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Professor opposed to death penalty

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By The Staff

There is an ongoing debate about the merits of capital punishment in Kentucky.

For me, the debate ends just as soon as one brings up the morality of the death penalty. Is it right to kill another human being, regardless of what that human being does? For me, the answer to that question is a resounding “no,” unless it is a matter of self-defense.

But, many believe that justice demands “an eye for an eye” and “a tooth for a tooth.” Therefore, they support the death penalty. So, outside of moral considerations, what are some other arguments?

According to one line of thought, capital punishment is necessary, because it deters others from committing capital crimes such as murder. This argument is questionable, however, considering that only a tiny minority of those potentially eligible for the death penalty actually receive it. Why is that the case? For several reasons, including the appeals process, which may drag out for years, as well as the fact that many murderers are not even caught, given the fear that they provoke within communities. Also, sometimes the death penalty is not sought by the prosecuting attorney, even though the offender is “death-eligible” and, in addition, it might not be imposed by a jury, again, even though the offender is “death-eligible.” (Juries tend to be reluctant to impose the death penalty, unless they are absolutely sure that the offender deserves it.)

What about the notion that if capital offenders are put away for life they might escape? That is certainly a possibility, but the likelihood is very remote, given recent security enhancements within prisons. It is getting to the point that the risk of an inmate escaping from a maximum security facility equals the odds of one being killed in an airplane crash - very small odds, indeed. So, while risk of escape may have been a cogent argument for the death penalty at one time, it is no longer so.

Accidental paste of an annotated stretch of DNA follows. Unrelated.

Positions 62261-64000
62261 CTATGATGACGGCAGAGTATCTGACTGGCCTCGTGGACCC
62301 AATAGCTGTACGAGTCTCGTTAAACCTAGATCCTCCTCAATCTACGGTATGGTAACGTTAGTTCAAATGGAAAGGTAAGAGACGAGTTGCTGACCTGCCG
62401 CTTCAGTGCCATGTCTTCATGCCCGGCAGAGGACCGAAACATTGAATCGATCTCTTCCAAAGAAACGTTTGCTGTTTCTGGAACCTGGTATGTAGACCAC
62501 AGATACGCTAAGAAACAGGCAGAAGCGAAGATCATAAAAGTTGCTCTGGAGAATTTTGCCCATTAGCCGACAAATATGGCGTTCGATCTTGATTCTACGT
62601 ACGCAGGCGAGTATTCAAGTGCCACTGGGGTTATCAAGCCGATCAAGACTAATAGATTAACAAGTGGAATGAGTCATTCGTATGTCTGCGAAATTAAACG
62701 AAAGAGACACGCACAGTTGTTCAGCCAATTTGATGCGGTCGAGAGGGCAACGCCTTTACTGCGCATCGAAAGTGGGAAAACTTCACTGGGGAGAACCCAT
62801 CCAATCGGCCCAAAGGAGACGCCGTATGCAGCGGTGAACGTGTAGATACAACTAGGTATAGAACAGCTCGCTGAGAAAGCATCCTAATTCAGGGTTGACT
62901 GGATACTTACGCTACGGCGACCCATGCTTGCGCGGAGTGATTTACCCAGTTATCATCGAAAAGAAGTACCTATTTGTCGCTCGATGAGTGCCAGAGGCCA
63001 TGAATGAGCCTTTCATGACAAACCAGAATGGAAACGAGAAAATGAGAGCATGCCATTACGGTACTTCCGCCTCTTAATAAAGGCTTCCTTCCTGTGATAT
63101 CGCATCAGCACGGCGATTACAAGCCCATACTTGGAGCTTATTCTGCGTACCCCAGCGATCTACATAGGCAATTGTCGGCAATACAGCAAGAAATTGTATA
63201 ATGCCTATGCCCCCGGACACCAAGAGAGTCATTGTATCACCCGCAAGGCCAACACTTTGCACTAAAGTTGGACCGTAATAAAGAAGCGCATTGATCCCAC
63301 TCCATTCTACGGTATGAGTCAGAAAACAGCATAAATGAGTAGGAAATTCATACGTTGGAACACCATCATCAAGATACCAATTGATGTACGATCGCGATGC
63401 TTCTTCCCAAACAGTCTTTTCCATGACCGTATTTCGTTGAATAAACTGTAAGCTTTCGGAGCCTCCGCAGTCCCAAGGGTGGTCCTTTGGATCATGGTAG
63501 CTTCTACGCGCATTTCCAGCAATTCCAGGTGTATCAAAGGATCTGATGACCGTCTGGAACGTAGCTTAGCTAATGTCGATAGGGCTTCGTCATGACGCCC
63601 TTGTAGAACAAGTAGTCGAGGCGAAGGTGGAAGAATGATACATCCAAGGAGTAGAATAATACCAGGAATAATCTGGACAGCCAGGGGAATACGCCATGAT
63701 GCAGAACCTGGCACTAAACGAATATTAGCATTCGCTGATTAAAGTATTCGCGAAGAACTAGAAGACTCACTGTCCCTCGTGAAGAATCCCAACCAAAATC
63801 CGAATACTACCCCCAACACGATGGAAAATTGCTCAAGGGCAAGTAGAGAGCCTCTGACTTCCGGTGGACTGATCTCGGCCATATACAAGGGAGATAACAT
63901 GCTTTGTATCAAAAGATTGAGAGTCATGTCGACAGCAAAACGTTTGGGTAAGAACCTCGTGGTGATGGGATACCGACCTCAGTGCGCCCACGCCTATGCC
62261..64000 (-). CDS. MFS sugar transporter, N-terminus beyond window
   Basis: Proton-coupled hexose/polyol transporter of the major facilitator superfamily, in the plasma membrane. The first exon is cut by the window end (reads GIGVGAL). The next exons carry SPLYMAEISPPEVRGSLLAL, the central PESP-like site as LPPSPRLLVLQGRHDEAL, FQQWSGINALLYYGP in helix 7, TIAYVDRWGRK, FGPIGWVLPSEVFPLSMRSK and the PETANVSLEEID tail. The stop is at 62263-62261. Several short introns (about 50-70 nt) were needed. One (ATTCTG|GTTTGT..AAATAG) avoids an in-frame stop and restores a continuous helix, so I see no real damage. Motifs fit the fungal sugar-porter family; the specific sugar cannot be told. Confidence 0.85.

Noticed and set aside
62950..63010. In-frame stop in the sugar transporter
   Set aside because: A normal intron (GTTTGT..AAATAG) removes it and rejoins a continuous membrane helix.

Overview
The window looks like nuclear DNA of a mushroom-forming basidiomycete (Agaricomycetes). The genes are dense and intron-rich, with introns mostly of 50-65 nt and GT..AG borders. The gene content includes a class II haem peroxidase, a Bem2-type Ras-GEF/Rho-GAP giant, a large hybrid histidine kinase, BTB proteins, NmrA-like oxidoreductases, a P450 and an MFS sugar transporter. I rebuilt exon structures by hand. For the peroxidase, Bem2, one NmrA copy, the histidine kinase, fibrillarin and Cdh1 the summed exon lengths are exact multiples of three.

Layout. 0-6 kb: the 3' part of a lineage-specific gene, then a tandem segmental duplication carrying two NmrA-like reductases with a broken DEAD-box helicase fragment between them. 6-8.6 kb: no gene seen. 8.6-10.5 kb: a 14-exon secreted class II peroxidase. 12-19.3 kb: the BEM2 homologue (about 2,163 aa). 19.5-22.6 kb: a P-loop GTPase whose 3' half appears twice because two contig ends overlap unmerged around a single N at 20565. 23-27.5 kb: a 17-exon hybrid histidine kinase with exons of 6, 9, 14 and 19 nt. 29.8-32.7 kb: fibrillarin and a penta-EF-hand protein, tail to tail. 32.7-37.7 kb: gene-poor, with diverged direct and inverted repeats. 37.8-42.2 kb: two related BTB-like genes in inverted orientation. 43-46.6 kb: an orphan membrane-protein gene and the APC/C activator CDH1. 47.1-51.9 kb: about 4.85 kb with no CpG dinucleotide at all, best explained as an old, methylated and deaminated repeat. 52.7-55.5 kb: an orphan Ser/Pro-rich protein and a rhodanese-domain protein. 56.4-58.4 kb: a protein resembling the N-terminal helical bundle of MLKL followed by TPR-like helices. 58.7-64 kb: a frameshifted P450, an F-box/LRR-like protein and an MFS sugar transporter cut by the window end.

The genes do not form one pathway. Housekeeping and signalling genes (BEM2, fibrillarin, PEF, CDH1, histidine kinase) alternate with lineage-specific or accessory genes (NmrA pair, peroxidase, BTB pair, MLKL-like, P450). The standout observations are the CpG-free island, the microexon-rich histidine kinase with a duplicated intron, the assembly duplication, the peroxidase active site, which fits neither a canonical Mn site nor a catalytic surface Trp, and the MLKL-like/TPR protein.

What about the idea that the death penalty offers comfort for the relatives of the person who has been murdered? It is true that some of these relatives do look forward to an inmate’s execution date. However, many others view capital punishment as just compounding the original infraction. Bud Welch, father of a young lady who died in the Oklahoma City bombing, at first relished the thought of Tim McVeigh being executed. However, over time, he came around to another point of view. He remembered a conversation that he had with his daughter while she was still alive, in which she indicated to him that all capital punishment taught was hate. Right now, relatives of victims can witness executions, but all they really see is someone going to sleep - just like in a dentist’s chair having a tooth pulled. If I was looking for someone to suffer from pain, I think I would be disappointed, given the way executions are carried out now, through lethal injection.

What about the idea that the state is merely supporting the capital offender, by housing and feeding him/her? My response to that is that prison is a very boring existence and that many offenders commit their capital crimes while young, and come to regret these crimes later. So, in a sense, it is more punishment having to live with what one has done in earlier years. And while the state might be spending money supporting capital offenders in prison, do we gauge all social policy based on cost? In addition, in some cases, it actually costs more to execute someone than it would to keep that person in prison for life, considering all of the costs associated with the various appeals that take place.

Let’s also consider a couple of arguments against the death penalty that would be hard to refute, even by its most ardent supporters.

First, there is the definite possibility of executing the wrong person. According to an article in USA Today (6/22/05), while 972 people had been put to death (at the time the article was written) since the 1970s, at least 119 had been taken off death row because of evidence that they were wrongly convicted or sentenced.

A good case which illustrates what can happen is the case of Anthony Porter. Porter was just two days from being executed when his execution was set aside due to the uncovering of faulty witness testimony (USA Today, 2/8/99, p. 3A). Obviously, if such evidence had been uncovered later, there would have been no possibility of undoing the damage, as there would have been with a sentence of life in prison without the possibility of parole.

Finally, let’s consider the standing of the U.S. with respect to other Western countries. According to an article by the Ontario Consultants on Religious Tolerance, only three industrialized democracies still execute people: Japan, South Korea and the U.S. (some states and the Federal government). The fact the U.S. retains capital punishment should be a source of embarrassment to it, especially considering that none of our European allies or Canada still retain it.

The death penalty is largely a barbaric relic of the past, and is unnecessary in today’s society.

Harry Toder, Ph.D., is a professor of Sociology and Criminal Justice and director of the Criminal Justice Program at St. Catharine College.